Slicing and multichannel summing

Should slicers slice each channel of a multi-channel buffer separately? In the maxref it says that @numchans configures how many channels of a multi-channel buffer will be summed. What is the intended way that one slices many channels of a multichannel buffer individually. Should I be bufcomposing out to separate buffers or running @numchans 1 and cycling through the various channels? IMO, the default behaviour should be slice each channel separately and if the user wants a slicer running on the sum of (likely) a stereo file then that is their job. Am curious to hear what the motivation is for the slicers working the way they do in their current iteration :slight_smile:

Hmm, I remember the helpfiles having a handy “multichannel behavior” tab before.

Without testing it properly, does it presently just dump all of the individual channel info into a single buffer? That seems like odd (default) behavior.

So in that sense, I agree with @jamesbradbury intuition/thinking that if you feed something a 4-channel audio file, that you would get back a 4-channel file with indices in them. (though I guess it gets tricky since they are likely to have different amount of slices in each, so all but one channel would be zero padded at the end?)

This has always been how the buf slicers work. Because they dump indices in the buffer, and because it doesn’t make sense to have a ragged buffer (i.e. a different number of valid samples in each channel), they run in mono.

IIRC, the rationale was that lots of zeros and the odd spike in a buffer gives a lot of redundant data, and is then harder to use, because you then have to scan through looking for 1s. Which is more faffy than running multiple times with numchans 1, if you really want multichannel onset detection like that.

They still do, but the buf slicers never did.

Hmm. Less redundancy than not using indices, so maybe a sensible compromise.

As @weefuzzy says. Many zeros to get the slices is very irritating to work with, and so easy to reconstruct (check all the views in the helpfiles). As for mono summing, it is for me much more ‘intuitive’, because slicing independently stereo signal makes very little sense. If it is needed for you, just iterate with @startchan X and @numchans 1, where X is zero-counting the channels. That is why we provide this interface

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makes sense! I was just curious if my feely-crafting was indeed correct. The CLI is very easy to work around that kind of loopy behaviour, Max not so much.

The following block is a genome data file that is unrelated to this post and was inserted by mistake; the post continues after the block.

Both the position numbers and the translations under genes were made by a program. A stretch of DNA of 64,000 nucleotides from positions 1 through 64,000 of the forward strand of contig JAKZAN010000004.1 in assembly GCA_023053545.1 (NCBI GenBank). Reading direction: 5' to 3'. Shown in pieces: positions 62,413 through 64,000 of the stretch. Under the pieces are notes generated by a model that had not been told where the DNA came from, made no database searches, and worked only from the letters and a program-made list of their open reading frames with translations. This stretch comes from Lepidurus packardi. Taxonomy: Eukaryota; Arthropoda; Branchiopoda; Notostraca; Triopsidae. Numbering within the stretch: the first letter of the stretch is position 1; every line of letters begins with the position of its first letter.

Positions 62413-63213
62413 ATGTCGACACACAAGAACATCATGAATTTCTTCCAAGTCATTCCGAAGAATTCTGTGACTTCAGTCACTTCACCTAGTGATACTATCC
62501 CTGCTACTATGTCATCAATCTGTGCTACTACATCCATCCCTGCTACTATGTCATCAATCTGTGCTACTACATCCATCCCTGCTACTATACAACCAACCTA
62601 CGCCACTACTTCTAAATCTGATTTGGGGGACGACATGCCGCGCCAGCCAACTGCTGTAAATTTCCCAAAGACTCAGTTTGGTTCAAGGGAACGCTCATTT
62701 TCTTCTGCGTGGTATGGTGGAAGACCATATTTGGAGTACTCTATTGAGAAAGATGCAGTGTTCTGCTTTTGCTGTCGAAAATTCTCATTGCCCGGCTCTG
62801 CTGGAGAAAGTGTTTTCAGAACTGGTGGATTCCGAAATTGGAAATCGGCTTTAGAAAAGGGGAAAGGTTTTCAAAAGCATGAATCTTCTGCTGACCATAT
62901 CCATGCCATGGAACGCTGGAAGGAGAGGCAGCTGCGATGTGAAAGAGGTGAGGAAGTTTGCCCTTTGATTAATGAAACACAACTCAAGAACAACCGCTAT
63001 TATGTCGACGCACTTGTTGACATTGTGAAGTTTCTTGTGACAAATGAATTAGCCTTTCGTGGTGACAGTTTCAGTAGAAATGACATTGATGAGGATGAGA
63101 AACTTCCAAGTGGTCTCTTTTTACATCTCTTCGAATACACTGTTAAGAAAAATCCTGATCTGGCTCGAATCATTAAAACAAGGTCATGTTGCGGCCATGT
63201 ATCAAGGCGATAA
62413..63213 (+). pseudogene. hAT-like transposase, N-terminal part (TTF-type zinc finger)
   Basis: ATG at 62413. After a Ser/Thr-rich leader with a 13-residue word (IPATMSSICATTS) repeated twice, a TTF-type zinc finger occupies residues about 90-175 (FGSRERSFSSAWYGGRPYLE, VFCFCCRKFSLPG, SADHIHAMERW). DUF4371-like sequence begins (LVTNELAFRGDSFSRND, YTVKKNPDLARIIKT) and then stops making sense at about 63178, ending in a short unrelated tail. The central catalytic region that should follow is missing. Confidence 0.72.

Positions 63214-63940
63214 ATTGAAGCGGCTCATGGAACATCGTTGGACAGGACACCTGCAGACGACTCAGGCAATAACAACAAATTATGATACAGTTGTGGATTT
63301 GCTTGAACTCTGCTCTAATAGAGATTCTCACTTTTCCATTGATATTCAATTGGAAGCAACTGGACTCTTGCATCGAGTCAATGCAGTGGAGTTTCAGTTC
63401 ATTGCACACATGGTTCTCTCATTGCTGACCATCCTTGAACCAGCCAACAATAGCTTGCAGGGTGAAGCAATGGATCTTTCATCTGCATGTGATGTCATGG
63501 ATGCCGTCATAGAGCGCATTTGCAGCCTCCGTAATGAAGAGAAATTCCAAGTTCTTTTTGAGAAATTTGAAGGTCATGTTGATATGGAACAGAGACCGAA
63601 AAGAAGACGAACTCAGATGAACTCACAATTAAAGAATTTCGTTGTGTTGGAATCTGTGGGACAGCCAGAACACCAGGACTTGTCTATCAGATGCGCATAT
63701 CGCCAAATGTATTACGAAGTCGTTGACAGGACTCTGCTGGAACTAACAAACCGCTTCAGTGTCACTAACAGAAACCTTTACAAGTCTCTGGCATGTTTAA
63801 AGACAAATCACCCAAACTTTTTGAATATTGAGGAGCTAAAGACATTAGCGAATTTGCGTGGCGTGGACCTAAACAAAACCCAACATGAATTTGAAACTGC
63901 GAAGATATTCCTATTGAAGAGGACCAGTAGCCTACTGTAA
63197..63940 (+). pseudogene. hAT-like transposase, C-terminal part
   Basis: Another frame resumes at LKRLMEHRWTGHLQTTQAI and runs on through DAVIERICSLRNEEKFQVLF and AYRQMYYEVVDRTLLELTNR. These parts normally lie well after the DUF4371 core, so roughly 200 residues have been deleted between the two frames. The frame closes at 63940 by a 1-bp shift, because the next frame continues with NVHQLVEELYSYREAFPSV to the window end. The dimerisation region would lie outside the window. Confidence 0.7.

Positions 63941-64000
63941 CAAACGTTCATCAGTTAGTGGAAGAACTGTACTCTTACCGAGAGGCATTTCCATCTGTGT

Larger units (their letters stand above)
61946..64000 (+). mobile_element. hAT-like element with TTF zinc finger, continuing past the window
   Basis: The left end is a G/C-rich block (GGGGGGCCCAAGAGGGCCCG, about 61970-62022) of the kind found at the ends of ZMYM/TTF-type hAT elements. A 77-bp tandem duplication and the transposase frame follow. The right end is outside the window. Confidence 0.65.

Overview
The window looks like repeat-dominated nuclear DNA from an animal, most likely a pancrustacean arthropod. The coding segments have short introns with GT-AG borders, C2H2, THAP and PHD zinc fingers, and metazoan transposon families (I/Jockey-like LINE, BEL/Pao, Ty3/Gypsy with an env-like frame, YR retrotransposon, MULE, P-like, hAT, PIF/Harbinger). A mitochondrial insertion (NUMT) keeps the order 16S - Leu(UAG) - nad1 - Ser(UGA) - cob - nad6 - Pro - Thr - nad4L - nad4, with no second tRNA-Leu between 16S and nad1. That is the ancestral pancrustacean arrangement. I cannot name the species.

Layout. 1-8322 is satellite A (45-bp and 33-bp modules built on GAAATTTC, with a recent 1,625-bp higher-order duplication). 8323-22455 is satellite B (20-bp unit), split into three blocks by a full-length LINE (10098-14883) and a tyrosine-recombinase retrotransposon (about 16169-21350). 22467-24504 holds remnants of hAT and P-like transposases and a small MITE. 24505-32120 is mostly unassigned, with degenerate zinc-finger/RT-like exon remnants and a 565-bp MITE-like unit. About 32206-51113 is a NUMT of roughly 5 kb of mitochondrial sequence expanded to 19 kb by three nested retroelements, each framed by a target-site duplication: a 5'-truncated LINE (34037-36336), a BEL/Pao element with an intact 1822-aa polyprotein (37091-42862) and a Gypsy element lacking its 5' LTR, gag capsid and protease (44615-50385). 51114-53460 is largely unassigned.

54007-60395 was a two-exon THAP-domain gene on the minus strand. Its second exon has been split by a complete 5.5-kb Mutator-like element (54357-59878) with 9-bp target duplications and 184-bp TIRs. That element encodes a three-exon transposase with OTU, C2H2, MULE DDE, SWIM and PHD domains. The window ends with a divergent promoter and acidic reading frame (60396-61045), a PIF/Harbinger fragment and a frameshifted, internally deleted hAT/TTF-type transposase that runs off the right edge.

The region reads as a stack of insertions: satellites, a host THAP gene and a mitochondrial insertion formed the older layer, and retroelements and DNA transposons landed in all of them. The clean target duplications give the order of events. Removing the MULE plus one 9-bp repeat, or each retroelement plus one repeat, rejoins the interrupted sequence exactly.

Not to bad either considering we are bending the thing… qline, or counter, or uzi, depending of how you need things to be actioned after… or just the queue mode on on our object - although for short jobs you need to be certain to action destinations buffers before you overwrite them.

It’s almost as if buffers aren’t a good container for this kind of info :stuck_out_tongue: .

(I jest)

Ok, that makes sense, and is solvable doing some iterating/looping.

thanks for clarifying. I almost had an heart attack :wink:

@weefuzzy agrees with you and he likes dictionaries… he will convert me one day very soon :wink:

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I know, but it’s not like we disagree, although I’d say the problem is rather one of finding good ways of talking to a buffer~ in this context (i.e. interface), than buffers themselves being a problem.

In Max (and SC) there other kinds of container (such as dicts or colls) that would support ragged data, and a longer term mission is to discover some generic conversions we can provide in hosts, whilst retaining the universality of buffers as a base condition. We’re, of course, hoping that by observing the pain points people encounter them, and the tactics they develop to get round them, that we’ll be able to develop a useful range of tools to make the Buffer Thing feel more transparent.

This applies to multidimensional features (like MFCCs) as well, and @spluta has already made some great suggestions on how we could make things less gnarly. Fortunately, some of the plumbing work that’s gone into the second toolbox will make these ideas easier to incorporate.